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Jurisdictional Gridlock: A Pathway Out of Darkness

Fortnightly Magazine - January 1 1996

service territory to FERC jurisdiction, while placing "wheeling in" transactions (i.e., final sales between an end user and an ultimate customer) under state jurisdiction. So as not to frustrate the FERC's comparability policy, the states would defer to the FERC on technical pricing issues to promote a national

policy of nondiscrimination. The commerce clause, rather than a wholesale taking of all retail transmission jurisdiction, would be available to the FERC to enforce the policy against an uncooperative state.

Ohio's proposed jurisdictional model and system of deference would simply recognize what is already embodied in the FPA (em i.e., concurrent jurisdiction over these assets. When the FPA was enacted, Congress recognized this point by calling for a federal-state joint board (em a point that Congress sought to reiterate to the FERC in passing the savings clause of the EPAct, which reserved jurisdiction to the states over "retail market areas." Such a transactional bright line and approach would be far preferable to the wasted time and resources that will be visited upon both the FERC and state staffs if they adopt the pure functional test embodied in the Mega-NOPR and apply it to the literally hundreds of thousands of power lines across the nation.

The FERC's proposed jurisdictional model poses additional problems with regard to Regional Transmission Groups (RTGs). Much is made in the NOPR of relying upon the RTGs to solve many regional pricing issues. And the FERC has encouraged state PUC involvement in RTG activities. I welcome the FERC approach of looking at transmission grid operations and planning by region. However, I urge some caution and consideration for some of the problems that could result. For one, although the FERC has sought state involvement in its RTG order, presumably to police the RTG to make sure the public interest is protected, the Mega-NOPR basically allows the states no legal role in transmission. How seriously will state PUC concerns be addressed if RTG members now perceive that the states have no jurisdiction? And given the reduced role of state PUCs in the FERC model, how do we prevent RTGs from becoming massive price-fixing organizations eligible for state or federal antitrust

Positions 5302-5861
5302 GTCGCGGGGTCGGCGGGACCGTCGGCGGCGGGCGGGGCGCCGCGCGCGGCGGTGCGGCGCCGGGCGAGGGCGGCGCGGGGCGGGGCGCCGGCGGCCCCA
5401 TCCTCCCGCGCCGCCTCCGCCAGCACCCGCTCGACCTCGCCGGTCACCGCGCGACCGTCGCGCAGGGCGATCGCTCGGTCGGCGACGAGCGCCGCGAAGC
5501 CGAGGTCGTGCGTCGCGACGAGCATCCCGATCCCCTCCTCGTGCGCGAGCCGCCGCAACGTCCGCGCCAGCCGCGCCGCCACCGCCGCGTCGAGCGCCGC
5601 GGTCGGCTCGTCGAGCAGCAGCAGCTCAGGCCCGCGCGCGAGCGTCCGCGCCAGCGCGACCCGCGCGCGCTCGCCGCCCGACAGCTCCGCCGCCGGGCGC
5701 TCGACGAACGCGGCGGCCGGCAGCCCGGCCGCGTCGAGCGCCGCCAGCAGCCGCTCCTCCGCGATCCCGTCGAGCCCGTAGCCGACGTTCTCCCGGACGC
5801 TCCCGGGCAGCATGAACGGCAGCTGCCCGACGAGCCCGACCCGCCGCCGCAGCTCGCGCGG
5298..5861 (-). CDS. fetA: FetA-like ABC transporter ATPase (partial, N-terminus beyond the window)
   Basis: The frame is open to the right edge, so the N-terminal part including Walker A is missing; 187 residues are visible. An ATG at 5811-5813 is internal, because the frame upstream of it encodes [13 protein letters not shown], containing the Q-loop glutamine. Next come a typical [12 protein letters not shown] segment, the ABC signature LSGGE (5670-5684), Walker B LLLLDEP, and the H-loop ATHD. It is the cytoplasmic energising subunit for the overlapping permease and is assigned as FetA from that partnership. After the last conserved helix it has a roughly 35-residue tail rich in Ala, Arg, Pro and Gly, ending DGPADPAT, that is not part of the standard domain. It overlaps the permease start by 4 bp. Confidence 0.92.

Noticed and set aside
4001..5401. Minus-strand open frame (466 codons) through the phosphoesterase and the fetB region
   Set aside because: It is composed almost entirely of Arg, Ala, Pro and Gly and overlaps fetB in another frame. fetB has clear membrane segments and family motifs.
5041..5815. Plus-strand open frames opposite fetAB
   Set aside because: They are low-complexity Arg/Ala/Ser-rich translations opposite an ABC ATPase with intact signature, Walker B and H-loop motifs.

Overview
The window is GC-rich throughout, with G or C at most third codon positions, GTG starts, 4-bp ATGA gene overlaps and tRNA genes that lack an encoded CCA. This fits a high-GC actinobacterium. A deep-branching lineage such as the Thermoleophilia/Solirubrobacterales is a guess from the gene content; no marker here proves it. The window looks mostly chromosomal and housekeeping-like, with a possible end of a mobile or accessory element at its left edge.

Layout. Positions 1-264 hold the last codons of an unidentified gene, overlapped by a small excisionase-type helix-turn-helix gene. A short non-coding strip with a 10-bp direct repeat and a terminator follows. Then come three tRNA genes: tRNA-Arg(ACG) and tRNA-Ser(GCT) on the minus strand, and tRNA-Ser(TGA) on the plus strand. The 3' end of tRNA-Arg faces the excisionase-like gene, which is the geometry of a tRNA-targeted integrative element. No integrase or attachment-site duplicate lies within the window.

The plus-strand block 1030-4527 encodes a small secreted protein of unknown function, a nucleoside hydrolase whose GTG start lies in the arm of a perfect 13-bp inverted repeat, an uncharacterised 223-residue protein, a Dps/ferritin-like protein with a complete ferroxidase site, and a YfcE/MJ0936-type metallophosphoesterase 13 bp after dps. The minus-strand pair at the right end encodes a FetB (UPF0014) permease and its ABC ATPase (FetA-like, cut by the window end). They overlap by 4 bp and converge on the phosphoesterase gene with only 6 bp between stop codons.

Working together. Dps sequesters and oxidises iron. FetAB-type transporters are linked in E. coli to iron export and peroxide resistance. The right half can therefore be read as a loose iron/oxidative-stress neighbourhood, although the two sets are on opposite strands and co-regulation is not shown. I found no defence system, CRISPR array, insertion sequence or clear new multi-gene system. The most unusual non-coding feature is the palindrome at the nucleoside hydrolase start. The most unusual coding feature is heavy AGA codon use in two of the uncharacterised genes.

exemption? This problem is acute in regions such as mine, where there simply aren't many independent power producers because of the availability of low-cost utility fossil generation. The deference shown to the FERC should reflect the degree to which the RTG membership, legally and practically, includes all players and stakeholder interests, and the degree to which states are empowered to ensure that the public interest is protected.

Finally, what is the future of bundled transmission and service at the state level? This question is subject to serious debate. On the one hand, the FERC's exercise of jurisdiction over unbundled retail transactions could immobilize the states (em no one knows all the implications of ceding this vital part of state jurisdiction to the federal government. On the other hand, it will be unacceptable for states to do nothing, because the FERC's comparability policy could put upward pressure on bundled rates. State regulators have seen